The Power of Sisterhood: a Feminist Reading of the Color Purple

Topics: The Color Purple, Woman, Alice Walker Pages: 4 (1374 words) Published: January 3, 2013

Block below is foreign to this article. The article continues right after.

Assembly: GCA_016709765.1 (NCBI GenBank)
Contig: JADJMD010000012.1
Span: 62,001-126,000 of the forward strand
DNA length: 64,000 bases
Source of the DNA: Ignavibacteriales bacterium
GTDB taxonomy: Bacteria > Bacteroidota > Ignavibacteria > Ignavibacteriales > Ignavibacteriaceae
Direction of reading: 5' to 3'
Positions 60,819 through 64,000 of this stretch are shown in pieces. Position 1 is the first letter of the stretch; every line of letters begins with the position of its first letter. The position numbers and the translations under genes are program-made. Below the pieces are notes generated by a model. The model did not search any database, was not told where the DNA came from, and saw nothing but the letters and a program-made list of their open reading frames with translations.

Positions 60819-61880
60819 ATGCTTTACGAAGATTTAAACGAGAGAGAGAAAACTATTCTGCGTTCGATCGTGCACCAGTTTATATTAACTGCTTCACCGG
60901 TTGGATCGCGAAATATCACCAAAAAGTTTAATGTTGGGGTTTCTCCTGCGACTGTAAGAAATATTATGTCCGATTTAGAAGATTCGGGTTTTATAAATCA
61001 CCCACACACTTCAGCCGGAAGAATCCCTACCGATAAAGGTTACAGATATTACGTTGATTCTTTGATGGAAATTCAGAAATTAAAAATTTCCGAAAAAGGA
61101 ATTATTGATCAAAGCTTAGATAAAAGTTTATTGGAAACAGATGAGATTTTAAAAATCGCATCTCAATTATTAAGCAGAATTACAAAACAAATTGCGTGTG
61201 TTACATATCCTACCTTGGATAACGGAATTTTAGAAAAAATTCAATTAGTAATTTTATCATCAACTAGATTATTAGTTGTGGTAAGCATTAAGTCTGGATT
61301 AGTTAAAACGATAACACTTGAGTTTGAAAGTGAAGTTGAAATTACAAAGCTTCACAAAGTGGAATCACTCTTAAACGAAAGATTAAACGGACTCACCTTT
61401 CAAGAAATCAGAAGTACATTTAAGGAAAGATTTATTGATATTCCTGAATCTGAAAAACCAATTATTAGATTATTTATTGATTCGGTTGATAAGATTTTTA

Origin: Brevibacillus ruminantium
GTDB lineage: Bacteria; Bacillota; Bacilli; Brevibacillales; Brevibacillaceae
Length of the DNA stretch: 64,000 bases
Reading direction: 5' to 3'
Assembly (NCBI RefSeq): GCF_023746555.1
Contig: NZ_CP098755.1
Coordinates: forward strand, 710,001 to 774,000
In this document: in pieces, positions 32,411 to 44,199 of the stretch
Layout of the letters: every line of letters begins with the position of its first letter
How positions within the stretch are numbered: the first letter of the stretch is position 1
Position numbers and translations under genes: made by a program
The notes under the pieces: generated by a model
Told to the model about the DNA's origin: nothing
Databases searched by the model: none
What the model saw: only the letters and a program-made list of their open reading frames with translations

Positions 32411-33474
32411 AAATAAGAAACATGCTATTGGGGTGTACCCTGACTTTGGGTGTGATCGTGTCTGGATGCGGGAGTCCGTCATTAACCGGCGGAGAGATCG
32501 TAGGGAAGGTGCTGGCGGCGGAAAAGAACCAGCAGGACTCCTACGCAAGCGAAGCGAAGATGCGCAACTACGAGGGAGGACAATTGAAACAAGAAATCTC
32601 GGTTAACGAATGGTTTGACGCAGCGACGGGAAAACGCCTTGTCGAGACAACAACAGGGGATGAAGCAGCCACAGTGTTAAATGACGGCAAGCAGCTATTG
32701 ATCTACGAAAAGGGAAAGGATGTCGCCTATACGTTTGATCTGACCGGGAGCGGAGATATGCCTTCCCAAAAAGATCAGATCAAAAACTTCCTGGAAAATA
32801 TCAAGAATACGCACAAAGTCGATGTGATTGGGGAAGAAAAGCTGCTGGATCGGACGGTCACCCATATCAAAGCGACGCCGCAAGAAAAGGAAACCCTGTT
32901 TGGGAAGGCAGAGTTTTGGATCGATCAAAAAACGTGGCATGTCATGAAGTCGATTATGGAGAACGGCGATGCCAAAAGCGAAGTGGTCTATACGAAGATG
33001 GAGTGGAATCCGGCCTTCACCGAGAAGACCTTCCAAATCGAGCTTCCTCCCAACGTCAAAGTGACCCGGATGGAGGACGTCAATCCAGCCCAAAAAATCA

The Power of Sisterhood: A Feminist Reading of The Color Purple In The Color Purple, there is clearly a Feminist Criticism approach displayed. In the opening pages, Alice Walker, examines the injustice and abuse felt by the main characters through descriptions of the events in which they suffer though. These actions interestingly follow along with the meanings of feminist Criticism. “Feminist criticism examines the ways in which literature (and other cultural productions) reinforce or undermine the economic, political, social, and psychological oppression of women”(Tyson 83). Each of the main characters in this novel is exploited very seriously to different degrees and by separate means. The Color Purple displays the struggles woman are forced to undergo and how sisterhood bonds can help in gaining the power to overcome the oppression. The novel displays the ways in which women band together to help each other overcome their biggest struggles and advance their confidence. Throughout the novel, the sisterhood bond is used to show that through the strength, unity and support, of each woman, the main female characters are able to gain the power. Power which aids them to stand up to the men that keep them oppressed and give them the chance to live their lives. Characters such as Celie, Shug Avery, Sofia and Mary Agnes, display strong bonds in which empower them to act and support each other. One of the more noticeable bonds is that between Shug Avery and Celie. This bond seems to aid Celie to liberation in all aspects of her life. Celie describes the relationship between the two of them and says “Us sleep like sisters, me and Shug”(Walker letter 60). These two women represent both sisters and lovers in their relationship and Shug is the driving force in Celie’s gained confidence. Celie strives to be like Shug. Celie admires how she is self-confident, independent and self-sufficient. Her dream is to be like her, Shug aids Celie in appreciating the good things she...
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